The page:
NOAA Teacher at Sea
Aboard NOAA Ship Oscar Dyson
July 5 – 25, 2015
Mission: Walleye Pollock Survey
Geographical area of cruise: Gulf of Alaska
Date: July 7, 2015
Weather Data from the Bridge:
Latitude: 56 36.1N
Longitude: 156 04.1W
Speed: 12 knots
Wind Speed: 4 knots
Wind Direction: 202 degrees
Surface Water Salinity:35.31
Air Temperature: 12.6 C
Barometric Pressure: 1004.6 mbar
Sky: SCT (scattered clouds)
Science and Technology Log:
The walleye pollock fishing industry is the largest commercial fishing industry in the country, and one of the largest fishing industries in the world. Have you eaten fish sticks? Filet-O-Fish from McDonald’s? Imitation crab? If your answer is yes to any of these questions, then you have eaten walleye pollock. Since pollock supports such a large industry, scientists need to carefully monitor its abundance each year. Bring on the scientists and crew on board the Oscar Dyson to make this mission possible.
TIn summer, and in a few locations in winter, scientists head out to assess the walleye pollock population in both the Bering Sea and in the Gulf of Alaska. The summer survey alternates between the two areas, and this summer we are traveling in the Gulf of Alaska for our survey. This second leg (out of 3 legs total) will head counterclockwise around the island of Kodiak. This survey, conducted by the Midwater Assessment and Conservation Engineering Program at the Alaska Fisheries Science Center in Seattle, uses acoustic technology to gather data on the distribution and abundance of fish, which provides researchers with pertinent information about the walleye pollock population.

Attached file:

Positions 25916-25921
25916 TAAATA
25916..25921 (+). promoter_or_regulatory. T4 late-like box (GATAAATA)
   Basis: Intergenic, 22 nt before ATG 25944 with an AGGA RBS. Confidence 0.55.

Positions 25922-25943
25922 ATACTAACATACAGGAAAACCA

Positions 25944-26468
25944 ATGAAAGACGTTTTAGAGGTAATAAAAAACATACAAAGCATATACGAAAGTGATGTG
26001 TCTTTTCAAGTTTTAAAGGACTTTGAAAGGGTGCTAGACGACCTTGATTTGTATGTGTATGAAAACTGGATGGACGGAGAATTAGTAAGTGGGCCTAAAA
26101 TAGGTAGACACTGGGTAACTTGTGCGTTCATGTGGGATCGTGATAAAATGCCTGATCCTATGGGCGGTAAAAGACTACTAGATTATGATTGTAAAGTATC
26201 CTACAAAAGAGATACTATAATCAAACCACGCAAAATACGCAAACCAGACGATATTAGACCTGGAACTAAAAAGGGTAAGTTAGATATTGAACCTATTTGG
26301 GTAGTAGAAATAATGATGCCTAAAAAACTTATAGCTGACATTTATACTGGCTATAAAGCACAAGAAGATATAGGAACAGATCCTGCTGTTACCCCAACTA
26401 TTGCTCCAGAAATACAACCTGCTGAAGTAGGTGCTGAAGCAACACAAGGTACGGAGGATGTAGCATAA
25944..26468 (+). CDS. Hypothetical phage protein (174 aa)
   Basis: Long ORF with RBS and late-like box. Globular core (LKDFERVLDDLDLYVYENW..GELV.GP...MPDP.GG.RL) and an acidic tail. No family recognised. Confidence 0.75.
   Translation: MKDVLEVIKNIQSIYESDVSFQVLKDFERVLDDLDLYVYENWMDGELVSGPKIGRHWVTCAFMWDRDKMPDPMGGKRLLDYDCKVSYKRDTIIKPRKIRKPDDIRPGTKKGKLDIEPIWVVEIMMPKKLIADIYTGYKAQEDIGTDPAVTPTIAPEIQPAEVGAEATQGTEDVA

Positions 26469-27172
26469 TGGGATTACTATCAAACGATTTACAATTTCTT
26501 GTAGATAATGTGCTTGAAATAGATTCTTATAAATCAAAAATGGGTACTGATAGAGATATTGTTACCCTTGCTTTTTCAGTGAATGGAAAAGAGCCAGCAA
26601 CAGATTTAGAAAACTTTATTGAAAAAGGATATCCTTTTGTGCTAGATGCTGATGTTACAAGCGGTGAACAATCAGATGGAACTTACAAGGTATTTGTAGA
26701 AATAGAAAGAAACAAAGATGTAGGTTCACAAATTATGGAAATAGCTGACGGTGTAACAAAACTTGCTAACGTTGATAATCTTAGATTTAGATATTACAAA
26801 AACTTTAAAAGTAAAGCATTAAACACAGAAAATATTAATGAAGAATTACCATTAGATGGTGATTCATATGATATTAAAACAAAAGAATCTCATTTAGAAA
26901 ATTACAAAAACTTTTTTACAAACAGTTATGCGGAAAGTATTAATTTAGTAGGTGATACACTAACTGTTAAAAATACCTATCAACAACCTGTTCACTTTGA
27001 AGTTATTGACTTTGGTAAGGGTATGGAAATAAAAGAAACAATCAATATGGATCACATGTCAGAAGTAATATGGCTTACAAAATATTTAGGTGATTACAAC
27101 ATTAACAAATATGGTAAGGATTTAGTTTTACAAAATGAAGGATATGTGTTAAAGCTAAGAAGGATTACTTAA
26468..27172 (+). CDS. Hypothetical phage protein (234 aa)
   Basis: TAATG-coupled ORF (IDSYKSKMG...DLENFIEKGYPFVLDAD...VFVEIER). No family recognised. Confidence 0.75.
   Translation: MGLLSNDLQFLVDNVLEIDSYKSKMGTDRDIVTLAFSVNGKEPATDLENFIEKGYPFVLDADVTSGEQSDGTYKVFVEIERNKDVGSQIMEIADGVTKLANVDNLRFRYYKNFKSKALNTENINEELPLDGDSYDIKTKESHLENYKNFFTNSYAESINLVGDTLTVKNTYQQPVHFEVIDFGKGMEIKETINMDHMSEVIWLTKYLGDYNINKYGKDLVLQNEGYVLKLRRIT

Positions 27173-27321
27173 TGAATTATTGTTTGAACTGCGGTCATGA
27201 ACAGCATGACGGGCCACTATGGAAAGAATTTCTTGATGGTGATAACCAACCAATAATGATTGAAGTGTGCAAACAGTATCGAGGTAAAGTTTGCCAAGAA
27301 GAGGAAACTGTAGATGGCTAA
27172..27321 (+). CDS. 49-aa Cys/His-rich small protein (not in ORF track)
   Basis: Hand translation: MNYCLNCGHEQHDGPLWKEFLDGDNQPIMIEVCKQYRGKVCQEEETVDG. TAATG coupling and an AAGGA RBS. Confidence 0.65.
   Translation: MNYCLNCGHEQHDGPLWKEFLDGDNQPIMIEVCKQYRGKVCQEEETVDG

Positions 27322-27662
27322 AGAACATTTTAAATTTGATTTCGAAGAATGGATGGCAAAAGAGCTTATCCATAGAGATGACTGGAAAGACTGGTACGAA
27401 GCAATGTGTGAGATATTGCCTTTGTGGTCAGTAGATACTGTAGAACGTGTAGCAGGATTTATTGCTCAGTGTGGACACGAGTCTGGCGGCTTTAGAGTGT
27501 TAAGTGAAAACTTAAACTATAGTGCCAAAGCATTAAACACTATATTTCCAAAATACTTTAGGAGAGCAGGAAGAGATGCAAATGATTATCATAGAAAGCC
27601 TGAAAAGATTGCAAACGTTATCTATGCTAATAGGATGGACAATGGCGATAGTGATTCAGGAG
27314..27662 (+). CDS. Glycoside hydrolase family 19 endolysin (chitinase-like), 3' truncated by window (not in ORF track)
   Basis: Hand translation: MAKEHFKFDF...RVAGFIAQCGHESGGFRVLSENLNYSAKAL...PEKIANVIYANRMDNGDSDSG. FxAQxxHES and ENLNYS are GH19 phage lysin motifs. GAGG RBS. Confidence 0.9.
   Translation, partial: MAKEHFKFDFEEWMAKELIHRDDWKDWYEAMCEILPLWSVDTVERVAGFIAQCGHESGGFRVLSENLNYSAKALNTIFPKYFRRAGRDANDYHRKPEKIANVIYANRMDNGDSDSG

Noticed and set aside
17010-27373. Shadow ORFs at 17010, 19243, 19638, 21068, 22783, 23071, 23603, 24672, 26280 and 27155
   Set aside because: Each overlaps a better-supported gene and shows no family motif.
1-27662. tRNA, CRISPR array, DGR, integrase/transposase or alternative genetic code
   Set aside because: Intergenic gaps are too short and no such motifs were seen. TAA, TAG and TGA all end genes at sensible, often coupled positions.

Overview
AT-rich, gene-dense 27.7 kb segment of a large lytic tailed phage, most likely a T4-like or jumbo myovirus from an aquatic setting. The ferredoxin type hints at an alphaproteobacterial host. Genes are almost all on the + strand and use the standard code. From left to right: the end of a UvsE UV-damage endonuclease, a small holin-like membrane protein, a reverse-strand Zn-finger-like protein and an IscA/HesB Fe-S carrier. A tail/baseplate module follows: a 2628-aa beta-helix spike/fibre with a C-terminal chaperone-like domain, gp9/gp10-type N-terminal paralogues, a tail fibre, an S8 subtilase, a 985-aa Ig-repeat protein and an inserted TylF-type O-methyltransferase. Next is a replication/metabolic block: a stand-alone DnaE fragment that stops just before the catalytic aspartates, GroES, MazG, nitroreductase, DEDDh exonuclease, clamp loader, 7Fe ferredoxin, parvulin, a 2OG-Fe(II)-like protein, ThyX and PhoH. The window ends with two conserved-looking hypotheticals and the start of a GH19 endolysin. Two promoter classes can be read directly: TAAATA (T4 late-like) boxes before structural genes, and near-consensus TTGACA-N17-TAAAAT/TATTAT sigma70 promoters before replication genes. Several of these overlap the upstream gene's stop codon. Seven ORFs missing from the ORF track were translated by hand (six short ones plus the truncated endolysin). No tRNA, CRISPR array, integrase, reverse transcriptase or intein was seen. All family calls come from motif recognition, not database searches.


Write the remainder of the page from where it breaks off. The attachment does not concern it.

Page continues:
The Oscar Dyson is a relatively new ship, equipped with noise quieting technology in order to create as little acoustic disturbance as possible when out at sea. Another neat feature crucial to the work of the Dyson is the acoustic transducers located on the bottom of the ship. There are several of these transducers, which are composed of small ceramic disks, and they help scientists detect ocean life and map the seafloor. If you are like me, you are probably wondering what a transducer is, right? It took me a couple of explanations and analogies in order to understand what was happening in these tiny devices. Remember, sound waves are pressure waves that move through a medium, in this case water. The transducer converts electrical energy to mechanical energy, expanding and contracting with electrical signal it receives. This expansion and contraction creates sound waves that move through the water away from the transducers. After sending the pressure waves the transducer switches modes to “listen” to the incoming waves. When the sound waves hit something in the water they are reflected back to the transducer. These reflected waves that are received by the transducers indicate the presence of obstacles in the water. An analogy for this process is that the transducer first acts as a speaker and then as a microphone.
Five of these transducers are being used for the pollock survey in order to detect pollock and other ocean life. The information the transducer receives back is automatically graphed on the computer. Scientists and other crew members can view and analyze this graph, and will use this information to determine when it is appropriate to send out a trawl to collect fish. There are also several transducers located around the bottom of the ship that are gathering information about the ocean floor. Hydrographic surveys use this technology as they map the sea floor. I am amazed at where we have come with technology, especially out at sea. Stay tuned for my next post to learn about more amazing technology we are using on board!